Alternates Considered

One objective was to develop corridors with sufficient flexibility to accommodate future travel needs and demands. As a result, a number of alternate facility types were considered. Alternative concepts included a super two-lane highway, a four-lane expressway, a multi-lane limited-access highway, a two-lane highway with provisions for expansion to four lanes, and a multilane, multi-modal superhighway complete with automated vehicle lanes and rail lines (not pictured). The right-of-way requirements for each of the aforementioned facilities were taken into account during corridor placement. The alternative concepts will be used to make a preliminary projection of feasibility relative to need, cost, and impacts during the performance of subsequent feasibility studies.

Screening Criteria

Criteria were established to reduce the number of alternatives to be further studied. Screening was undertaken to ensure that corridor alignments minimally impacted surrounding properties, avoided environmentally sensitive areas, and minimized total cost. Determining parameters and other controls described earlier, along with environmental constraints and estimated costs, were the primary criteria for screening corridors. Additional factors were also considered, including length, displacements, level of service of existing facilities, and long-term economic development potential. To reduce the number of alternative corridors, a three tiered screening process was developed.

Alternates for Future Study

It is the dual purpose to reduce the original study area to a handful of mile-wide corridors and identify corridors having minimal environmental impacts and overall cost. It is not the intent of the study to identify or recommend specific beginning-to-end corridor locations. As such, the remaining corridors were analyzed on a comparative basis only within their respective segment. Six geographical segments have been identified, each representing a study area that will be examined during subsequent feasibility and Stage I Studies. Additional work to be performed during the ensuing Feasibility Studies includes development of Major Investment Studies in accordance with the latest applicable federal and state guidelines.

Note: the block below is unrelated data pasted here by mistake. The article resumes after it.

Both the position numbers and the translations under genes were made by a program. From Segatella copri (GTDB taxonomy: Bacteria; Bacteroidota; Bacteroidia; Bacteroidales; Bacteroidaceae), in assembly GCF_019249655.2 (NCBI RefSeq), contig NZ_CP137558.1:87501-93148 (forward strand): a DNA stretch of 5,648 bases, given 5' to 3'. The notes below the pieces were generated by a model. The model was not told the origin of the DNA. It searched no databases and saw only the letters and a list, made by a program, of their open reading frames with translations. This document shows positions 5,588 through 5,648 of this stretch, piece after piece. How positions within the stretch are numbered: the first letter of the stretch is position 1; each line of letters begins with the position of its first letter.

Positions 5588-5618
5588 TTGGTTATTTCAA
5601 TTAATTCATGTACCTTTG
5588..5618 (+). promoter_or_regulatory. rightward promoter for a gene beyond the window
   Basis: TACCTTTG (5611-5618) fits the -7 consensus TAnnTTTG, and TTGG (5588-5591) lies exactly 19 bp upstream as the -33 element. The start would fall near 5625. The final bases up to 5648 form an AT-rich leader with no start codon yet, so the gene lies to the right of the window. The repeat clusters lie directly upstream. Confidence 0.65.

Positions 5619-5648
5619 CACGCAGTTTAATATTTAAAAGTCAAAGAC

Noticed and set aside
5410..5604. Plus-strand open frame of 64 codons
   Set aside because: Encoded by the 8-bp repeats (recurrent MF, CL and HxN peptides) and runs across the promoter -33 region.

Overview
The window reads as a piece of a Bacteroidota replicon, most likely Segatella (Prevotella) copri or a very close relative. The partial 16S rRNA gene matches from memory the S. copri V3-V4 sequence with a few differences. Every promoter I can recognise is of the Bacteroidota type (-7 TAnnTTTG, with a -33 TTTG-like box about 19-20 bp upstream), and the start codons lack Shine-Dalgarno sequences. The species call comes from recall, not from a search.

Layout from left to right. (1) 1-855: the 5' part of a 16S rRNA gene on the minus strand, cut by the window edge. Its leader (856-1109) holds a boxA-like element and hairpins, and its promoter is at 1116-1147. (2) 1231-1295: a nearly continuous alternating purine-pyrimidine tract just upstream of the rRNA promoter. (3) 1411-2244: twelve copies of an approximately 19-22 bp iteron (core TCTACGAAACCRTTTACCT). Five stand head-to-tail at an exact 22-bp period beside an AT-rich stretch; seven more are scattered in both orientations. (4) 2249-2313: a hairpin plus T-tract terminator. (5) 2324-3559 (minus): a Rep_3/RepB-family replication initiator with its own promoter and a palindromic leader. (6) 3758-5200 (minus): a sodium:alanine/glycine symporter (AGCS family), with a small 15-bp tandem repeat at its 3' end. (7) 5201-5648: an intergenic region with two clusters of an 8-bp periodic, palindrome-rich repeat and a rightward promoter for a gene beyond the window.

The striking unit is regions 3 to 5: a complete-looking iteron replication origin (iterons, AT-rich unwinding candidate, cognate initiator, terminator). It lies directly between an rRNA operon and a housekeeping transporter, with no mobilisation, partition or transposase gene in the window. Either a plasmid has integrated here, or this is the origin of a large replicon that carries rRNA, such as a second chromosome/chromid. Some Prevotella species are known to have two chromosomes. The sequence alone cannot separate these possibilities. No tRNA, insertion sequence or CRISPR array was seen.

Segment Studies

The overall corridor has been divided into six segments for detailed study by design consultants:

Stage I work includes the refinement of the corridors identified in the initial screening process to approximately 600 meters in width. This will be governed primarily by avoiding as many environmentally sensitive or economically significant features as possible while applying all appropriate engineering design criteria, resulting in a determination of feasible corridor alternatives. A series of public meetings will be held to appraise officials and the general public of the study progress and obtain input which will be used to help in refining the feasibility corridors. A report will be prepared and made available for review which will discuss advantages and disadvantages of the corridors studied, discuss public input, and, finally, identify feasible corridors for further study.

Stage 2 will further investigate each feasible alternative and determine the magnitude of the impacts. Further engineering refinements will be made and an Environmental Assessment document describing the impacts of each alternative will be prepared.The goal of Stage 2 is to select a preferred alternative. Stage 3, Evaluation for Significance, will complete all environmental documentation and preliminary engineering for the preferred alternate for review by appropriate resource agencies.

It is expected that the GL/MAC will serve to further stimulate interstate travel between the Upper Midwest (Michigan and northeastern Indiana) and the southeastern United States (West Virginia and the Carolinas) in addition to providing upgraded transportation facilities to a significant portion of Ohio.

Created September 26, 2000, web design originally by Andy Field and Alex Nitzman, text by Andy Field and Sandor Gulyas/ transferred to roadfan.com October 2, 2001, last updated October 2, 2001/ page redesigned on August 6, 2003

Questions and comments can be sent to Sandor Gulyas